REFUGEES: Sad that fear can prevail

We welcome GL Hopper’s contribution to the pressing subject of displaced people (Northumberland Gazette, October 1).

It is important to continue to debate this issue, but there are a couple of points we wish to clarify and challenge.

When we referred to displaced people as “people like us” in our letter of September 17, we meant exactly that – they have the same hopes and fears, the same emotions and character traits. They are individuals like us, unique, but alike. It does not help to demonise them or see them as different.

GL Hopper questions why people are displaced. An aid worker with Mercy Corps in Greece said: “People are leaving mostly because of violence and war, but also due to fear of persecution.

“They bring an attitude of hope. They want to reach a destination where they and their families can be safe, where they can put their skills and experience to work. We see many middle-class Syrians, especially youth, who want to contribute. They want to finish their studies, pursue further education, or start work as they did back in Syria. We see a lot of professionals, dentists, teachers and doctors. These refugees are trained and they can contribute.”

What an inspirational group. Yes, within any group of people there will be some, a very small percentage, who do not wish to make a positive contribution, or worse. Do we ignore the genuine needs of many for fear of the few?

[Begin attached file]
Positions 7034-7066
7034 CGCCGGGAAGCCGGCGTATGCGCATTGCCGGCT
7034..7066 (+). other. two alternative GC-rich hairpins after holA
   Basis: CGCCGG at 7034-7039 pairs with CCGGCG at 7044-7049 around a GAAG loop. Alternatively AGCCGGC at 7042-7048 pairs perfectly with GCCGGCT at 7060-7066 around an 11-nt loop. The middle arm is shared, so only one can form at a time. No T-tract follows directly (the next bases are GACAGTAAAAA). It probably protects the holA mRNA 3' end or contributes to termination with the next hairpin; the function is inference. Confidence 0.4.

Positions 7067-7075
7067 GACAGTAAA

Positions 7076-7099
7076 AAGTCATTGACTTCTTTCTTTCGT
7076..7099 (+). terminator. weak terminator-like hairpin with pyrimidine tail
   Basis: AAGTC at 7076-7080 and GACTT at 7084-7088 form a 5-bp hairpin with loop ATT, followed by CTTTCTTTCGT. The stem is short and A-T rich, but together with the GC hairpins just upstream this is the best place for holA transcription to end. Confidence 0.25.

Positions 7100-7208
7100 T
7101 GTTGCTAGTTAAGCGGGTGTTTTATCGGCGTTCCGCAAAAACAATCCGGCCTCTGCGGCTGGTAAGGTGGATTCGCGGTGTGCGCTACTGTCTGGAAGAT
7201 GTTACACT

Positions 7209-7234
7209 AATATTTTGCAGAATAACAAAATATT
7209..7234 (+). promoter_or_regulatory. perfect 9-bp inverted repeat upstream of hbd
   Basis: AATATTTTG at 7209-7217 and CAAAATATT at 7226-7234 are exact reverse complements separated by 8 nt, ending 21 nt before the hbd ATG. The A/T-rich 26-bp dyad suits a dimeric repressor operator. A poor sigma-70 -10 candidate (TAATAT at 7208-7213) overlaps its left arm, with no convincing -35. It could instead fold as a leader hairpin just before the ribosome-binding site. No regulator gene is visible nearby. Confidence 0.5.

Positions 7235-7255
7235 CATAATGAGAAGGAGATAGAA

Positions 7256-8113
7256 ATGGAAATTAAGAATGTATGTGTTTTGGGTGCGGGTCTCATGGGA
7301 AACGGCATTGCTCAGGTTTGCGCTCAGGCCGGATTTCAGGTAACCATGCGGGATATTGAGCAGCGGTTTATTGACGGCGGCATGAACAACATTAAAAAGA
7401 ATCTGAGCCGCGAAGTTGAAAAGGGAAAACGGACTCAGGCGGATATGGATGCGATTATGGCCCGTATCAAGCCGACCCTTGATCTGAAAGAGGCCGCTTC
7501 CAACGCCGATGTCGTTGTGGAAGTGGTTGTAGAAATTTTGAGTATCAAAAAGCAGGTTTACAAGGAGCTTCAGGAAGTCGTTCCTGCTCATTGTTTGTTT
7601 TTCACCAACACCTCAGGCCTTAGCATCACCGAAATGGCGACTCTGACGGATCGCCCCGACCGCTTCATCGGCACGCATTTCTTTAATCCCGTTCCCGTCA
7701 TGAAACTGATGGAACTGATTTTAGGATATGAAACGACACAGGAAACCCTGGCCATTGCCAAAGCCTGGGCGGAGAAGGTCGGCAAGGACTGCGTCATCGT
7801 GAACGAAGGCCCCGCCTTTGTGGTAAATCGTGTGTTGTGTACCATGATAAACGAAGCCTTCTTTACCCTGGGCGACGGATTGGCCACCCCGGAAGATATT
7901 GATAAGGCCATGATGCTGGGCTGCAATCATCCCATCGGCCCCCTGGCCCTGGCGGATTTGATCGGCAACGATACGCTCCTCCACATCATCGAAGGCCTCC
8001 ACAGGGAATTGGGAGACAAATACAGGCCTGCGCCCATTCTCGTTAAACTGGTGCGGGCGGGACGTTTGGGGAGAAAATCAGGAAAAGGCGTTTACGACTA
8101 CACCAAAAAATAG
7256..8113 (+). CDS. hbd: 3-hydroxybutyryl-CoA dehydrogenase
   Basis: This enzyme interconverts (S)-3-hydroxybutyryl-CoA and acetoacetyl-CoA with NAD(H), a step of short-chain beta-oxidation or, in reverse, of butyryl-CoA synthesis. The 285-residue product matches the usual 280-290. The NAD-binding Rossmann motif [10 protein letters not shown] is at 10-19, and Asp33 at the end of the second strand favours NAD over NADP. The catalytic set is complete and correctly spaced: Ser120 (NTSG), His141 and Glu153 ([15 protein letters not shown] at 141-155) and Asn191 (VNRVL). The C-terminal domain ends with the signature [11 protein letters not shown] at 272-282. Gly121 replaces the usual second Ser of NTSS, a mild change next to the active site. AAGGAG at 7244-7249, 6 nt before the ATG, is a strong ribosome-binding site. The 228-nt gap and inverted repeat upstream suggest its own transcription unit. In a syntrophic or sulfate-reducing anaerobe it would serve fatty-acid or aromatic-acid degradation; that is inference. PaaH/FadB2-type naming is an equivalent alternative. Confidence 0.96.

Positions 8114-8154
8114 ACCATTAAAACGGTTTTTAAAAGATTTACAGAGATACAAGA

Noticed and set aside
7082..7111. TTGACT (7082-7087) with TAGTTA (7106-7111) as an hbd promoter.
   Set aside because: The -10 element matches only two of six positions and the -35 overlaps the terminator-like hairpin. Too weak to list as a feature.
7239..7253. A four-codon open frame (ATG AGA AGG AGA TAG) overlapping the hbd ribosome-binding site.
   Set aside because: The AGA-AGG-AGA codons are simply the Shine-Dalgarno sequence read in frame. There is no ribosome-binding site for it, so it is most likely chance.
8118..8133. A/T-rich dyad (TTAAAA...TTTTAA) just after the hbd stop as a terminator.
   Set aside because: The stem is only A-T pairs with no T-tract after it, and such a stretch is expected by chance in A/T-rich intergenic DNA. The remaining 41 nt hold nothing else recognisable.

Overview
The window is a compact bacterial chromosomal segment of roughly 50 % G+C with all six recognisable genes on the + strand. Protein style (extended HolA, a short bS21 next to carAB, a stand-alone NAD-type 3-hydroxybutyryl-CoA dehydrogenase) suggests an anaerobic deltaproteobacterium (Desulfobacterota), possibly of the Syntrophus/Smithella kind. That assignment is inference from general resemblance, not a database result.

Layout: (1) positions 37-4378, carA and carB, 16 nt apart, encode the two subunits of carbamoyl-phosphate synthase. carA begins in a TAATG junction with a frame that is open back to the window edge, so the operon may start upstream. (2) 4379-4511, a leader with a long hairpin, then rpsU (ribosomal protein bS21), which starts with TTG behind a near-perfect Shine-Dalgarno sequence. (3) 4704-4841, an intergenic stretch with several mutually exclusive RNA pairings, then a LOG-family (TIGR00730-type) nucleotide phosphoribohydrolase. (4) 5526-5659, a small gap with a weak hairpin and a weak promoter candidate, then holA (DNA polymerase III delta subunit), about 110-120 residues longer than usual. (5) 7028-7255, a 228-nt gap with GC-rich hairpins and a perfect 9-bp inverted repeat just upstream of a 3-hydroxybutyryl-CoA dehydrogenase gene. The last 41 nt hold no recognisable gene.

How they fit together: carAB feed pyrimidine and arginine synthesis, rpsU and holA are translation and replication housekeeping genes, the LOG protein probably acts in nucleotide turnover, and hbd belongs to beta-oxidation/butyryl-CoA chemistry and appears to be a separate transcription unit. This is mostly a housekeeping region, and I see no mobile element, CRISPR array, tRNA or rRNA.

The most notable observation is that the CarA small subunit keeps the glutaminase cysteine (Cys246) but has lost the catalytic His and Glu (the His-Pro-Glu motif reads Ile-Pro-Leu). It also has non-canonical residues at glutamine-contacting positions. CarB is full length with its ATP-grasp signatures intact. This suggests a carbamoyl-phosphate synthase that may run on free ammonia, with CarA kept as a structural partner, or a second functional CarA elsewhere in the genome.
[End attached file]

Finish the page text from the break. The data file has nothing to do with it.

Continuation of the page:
GL Hopper’s concern about those involved in “ethnic cleansing” are addressed in the 1951 UN Refugee Convention. We not only expect refugees to be assessed, but also those offering accommodation. We condemn all violence by or against any religious or other group or individual.

Our criticism of the Government is that, like many of its predecessors, it is slow to act, would rather demonstrate toughness than inspire compassion, and is contrary to the mood of many people. We also think that for ministers to use language like ‘swarm’ and ‘marauding’ is a disgrace.

It seems to us that displaced people travel in hope, but are received in fear. A sad commentary.

Ros and Geoff Hoskin,

The Old Butchers Shop,